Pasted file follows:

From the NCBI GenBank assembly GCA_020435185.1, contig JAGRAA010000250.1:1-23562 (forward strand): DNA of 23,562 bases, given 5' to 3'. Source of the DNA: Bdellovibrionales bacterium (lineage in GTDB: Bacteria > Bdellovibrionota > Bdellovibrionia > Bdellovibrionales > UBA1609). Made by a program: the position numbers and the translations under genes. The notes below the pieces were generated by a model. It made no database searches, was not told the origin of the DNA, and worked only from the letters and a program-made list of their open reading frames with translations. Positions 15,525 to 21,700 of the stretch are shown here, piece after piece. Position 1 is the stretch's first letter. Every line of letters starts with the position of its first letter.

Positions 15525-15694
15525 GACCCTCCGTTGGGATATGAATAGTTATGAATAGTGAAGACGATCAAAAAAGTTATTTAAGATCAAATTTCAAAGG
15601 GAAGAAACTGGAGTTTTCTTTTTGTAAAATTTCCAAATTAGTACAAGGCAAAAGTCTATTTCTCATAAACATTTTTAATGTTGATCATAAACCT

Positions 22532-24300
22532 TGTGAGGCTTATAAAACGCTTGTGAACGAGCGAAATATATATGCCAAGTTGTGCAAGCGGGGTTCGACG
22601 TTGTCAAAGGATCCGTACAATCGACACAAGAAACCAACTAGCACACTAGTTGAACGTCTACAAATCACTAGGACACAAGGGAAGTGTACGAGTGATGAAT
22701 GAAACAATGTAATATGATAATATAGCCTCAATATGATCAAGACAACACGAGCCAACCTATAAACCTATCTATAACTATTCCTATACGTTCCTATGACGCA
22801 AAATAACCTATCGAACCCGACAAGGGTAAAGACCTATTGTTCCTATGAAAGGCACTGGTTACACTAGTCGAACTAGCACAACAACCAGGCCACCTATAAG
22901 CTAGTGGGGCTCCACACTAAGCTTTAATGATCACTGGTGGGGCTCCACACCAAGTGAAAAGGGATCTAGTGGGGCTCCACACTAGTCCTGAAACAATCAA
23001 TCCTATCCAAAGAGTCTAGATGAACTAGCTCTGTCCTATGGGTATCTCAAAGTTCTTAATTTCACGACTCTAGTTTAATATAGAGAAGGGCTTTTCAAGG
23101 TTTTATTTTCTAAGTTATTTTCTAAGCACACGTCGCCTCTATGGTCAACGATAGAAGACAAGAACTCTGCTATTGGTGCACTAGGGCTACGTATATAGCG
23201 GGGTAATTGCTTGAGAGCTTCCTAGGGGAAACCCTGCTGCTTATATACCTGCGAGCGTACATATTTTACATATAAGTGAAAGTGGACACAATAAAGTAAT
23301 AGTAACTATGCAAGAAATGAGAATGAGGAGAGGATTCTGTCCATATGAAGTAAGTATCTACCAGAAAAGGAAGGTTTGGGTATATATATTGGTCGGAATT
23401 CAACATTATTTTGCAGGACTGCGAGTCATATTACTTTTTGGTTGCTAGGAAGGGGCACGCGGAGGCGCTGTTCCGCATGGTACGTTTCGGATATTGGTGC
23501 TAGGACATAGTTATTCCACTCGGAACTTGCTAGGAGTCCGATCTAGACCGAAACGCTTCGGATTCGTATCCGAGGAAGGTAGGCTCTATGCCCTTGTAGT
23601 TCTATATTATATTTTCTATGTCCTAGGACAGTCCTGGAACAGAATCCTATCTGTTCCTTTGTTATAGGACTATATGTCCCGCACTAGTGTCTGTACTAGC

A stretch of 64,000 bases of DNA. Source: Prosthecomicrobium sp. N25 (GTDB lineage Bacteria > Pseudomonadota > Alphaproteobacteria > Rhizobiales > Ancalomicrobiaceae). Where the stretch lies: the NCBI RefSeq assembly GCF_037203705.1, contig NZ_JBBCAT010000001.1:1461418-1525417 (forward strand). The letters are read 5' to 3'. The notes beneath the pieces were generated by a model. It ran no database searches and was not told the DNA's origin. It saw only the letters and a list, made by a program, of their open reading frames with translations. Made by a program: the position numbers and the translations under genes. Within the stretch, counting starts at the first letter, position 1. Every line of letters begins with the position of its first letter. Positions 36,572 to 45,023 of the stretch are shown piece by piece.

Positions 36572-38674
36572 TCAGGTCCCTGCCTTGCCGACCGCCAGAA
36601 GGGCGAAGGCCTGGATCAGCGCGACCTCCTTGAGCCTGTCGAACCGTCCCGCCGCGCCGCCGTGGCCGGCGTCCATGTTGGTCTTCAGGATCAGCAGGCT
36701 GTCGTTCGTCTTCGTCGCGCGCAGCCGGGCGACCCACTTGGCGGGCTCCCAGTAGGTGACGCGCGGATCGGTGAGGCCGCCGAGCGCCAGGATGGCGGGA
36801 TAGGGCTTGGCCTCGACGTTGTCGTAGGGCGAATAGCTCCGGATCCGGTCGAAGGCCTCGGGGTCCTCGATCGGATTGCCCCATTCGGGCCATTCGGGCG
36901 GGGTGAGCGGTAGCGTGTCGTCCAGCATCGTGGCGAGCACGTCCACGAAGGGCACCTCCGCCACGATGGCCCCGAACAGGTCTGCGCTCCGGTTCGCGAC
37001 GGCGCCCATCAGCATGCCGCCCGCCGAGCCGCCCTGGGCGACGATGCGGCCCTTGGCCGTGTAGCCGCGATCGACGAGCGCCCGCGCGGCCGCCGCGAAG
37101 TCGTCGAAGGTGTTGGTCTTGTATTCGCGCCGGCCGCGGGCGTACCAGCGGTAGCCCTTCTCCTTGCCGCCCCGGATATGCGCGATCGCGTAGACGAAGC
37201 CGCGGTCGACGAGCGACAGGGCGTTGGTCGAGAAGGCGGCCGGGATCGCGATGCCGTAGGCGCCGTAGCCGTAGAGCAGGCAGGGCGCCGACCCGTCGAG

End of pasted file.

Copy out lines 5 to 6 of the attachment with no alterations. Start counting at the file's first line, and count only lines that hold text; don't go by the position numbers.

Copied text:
Positions 22532-24300
22532 TGTGAGGCTTATAAAACGCTTGTGAACGAGCGAAATATATATGCCAAGTTGTGCAAGCGGGGTTCGACG